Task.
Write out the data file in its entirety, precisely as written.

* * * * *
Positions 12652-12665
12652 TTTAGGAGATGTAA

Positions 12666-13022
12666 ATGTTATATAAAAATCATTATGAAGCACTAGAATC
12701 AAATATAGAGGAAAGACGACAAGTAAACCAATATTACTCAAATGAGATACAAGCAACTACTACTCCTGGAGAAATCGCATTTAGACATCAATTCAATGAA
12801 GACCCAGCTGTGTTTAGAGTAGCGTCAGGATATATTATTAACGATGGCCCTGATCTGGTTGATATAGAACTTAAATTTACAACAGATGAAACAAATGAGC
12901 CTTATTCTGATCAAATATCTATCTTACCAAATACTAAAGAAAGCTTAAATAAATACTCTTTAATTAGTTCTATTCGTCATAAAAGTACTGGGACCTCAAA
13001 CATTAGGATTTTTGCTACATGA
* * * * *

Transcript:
Positions 12652-12665
12652 TTTAGGAGATGTAA

Positions 12666-13022
12666 ATGTTATATAAAAATCATTATGAAGCACTAGAATC
12701 AAATATAGAGGAAAGACGACAAGTAAACCAATATTACTCAAATGAGATACAAGCAACTACTACTCCTGGAGAAATCGCATTTAGACATCAATTCAATGAA
12801 GACCCAGCTGTGTTTAGAGTAGCGTCAGGATATATTATTAACGATGGCCCTGATCTGGTTGATATAGAACTTAAATTTACAACAGATGAAACAAATGAGC
12901 CTTATTCTGATCAAATATCTATCTTACCAAATACTAAAGAAAGCTTAAATAAATACTCTTTAATTAGTTCTATTCGTCATAAAAGTACTGGGACCTCAAA
13001 CATTAGGATTTTTGCTACATGA